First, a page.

The Power of Pictures project, devised by the Centre for Literacy in Primary Education's Charlotte Hacking and Puffin Author/Illustrator Ed Vere, helps teachers to develop children’s visual literacy skills. We’ve spent six years investigating the benefits of using picture books, illustrated novels and graphic texts with children of all ages.
Here are five reasons why we think picture books are essential reading for children of all ages:
They help us recognise, respond to and empathise with the feelings of others
Sometimes this is central to the storytelling and done very graphically and obviously, as in Ed Vere’s excellent Banana! or Grumpy Frog. Sometimes this is much more subtle. In Sophy Henn’s Almost Anything, the placement of eyebrows, ears, the twist of the body or the placement of arms or a foot draw our attention to the changing mood of a character across a text.
Grumpy Frog, written and illustrated by Ed Vere
We learn that illustrations communicate as much – or often more - than the words
When we read visual texts, the words only tell one part of the story. Additional details about characters, settings, relationships and story events are often more richly conveyed in what the illustrator chooses to place in the illustration, such as in Dapo Adeola’s illustrations in Look Up! Props, background settings (or lack of them), choices of colour, scale and perspective, the way our eye is led across the page, all contribute to a deeper understanding of what’s been read.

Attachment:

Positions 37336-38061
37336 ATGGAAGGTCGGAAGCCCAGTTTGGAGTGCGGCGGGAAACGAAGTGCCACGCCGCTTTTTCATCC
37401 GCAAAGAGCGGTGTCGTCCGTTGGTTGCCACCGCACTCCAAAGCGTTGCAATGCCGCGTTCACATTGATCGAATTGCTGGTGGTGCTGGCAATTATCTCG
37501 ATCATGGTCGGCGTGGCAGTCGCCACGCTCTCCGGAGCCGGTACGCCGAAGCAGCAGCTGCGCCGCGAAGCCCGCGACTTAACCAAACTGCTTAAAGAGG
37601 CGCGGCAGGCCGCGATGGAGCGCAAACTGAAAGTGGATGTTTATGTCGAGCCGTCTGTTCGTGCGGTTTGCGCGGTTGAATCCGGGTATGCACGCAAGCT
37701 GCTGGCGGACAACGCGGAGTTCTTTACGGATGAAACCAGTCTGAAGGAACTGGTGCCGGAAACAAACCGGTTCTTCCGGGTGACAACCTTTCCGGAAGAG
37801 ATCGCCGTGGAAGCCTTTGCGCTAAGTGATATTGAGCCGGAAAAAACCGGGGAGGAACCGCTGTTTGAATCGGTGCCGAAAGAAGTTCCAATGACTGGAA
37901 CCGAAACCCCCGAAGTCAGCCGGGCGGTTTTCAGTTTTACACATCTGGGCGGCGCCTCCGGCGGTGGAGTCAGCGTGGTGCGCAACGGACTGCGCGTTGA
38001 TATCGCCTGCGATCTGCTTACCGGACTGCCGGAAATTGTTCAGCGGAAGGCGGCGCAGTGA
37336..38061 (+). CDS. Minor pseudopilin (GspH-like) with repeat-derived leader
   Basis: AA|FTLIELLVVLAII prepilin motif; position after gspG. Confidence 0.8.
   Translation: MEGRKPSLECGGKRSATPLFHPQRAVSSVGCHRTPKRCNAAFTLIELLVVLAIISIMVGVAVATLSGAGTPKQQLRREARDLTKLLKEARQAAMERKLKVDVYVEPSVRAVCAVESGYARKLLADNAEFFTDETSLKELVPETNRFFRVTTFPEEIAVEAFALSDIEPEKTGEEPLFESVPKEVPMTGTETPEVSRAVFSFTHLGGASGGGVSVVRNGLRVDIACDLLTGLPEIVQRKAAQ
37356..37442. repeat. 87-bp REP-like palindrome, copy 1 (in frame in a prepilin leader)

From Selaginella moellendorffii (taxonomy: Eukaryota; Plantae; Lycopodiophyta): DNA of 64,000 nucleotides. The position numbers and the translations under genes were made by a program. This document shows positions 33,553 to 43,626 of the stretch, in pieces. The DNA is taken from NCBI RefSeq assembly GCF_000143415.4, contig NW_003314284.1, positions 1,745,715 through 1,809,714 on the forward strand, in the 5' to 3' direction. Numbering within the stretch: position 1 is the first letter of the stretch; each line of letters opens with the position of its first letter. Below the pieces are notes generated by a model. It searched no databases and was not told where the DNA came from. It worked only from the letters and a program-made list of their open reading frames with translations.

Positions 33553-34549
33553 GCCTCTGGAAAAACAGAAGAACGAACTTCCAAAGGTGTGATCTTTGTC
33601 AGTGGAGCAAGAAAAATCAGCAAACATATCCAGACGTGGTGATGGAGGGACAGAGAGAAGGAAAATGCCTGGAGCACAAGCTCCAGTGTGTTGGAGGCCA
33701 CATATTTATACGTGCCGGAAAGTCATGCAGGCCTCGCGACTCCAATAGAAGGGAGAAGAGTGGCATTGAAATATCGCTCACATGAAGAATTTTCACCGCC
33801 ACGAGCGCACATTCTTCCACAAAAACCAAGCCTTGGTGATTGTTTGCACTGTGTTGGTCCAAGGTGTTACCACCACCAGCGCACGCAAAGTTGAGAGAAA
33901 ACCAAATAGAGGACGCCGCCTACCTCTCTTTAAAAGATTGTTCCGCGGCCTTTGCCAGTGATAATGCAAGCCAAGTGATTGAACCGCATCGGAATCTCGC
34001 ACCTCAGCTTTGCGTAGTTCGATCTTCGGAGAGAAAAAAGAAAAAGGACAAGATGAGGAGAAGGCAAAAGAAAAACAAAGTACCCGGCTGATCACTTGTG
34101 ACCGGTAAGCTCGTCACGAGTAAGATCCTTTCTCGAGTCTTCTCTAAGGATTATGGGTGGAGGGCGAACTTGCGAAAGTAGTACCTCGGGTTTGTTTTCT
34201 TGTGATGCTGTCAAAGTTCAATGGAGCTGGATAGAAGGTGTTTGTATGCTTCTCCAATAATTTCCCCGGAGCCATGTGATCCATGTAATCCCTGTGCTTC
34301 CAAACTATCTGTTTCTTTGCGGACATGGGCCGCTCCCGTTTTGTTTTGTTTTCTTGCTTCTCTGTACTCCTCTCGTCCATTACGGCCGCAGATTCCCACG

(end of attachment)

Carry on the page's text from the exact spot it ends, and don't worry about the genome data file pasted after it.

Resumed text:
Look up!, written by Nathan Bryon, illustrated by Dapo Adeola
They require us to use a wider range of reading skills and strategies
Visual texts often need to be read in different ways; our eyes will be drawn across the page in different directions to gain the full meaning. They are designed for readers to stop and pore over and go back and re-read as meanings unfold. Multiple readings of a picturebook are a good thing – at least three times is needed to begin to unlock the full meaning.
Billy and the Dragon, written and illustrated by Nadia Shireen
They help us to think visually, which supports other kinds of reading and writing
Children who read a lot of visual texts are really good at seeing unillustrated stories in their minds. The ability to visualise characters, settings and story events enables them to walk through a story and understand it more deeply. Giving children the opportunity to draw characters, settings or specific scenes before writing a piece of narrative will help them to write richer and more descriptive text.
Frostheart, written and illustrated by Jamie Littler
An ability to consider images deeply and reflect on choices made enables children to navigate an increasingly visual society with more confidence and critical awareness
When we teach children to look at words and pictures in a variety of graphic texts, we are preparing them to be mindful and critical of the meaning different images and text portray. This is vital in a world where digital media, fake news, bias and media manipulation are prevalent.
CLPE’s Power of Pictures helps primary school teachers to develop their understanding of the craft of picture book creation and illustration as a way of raising children’s reading and writing. Visit their website to download free teaching resources and find out more about their Power of Pictures training teachers taking place in January 2020.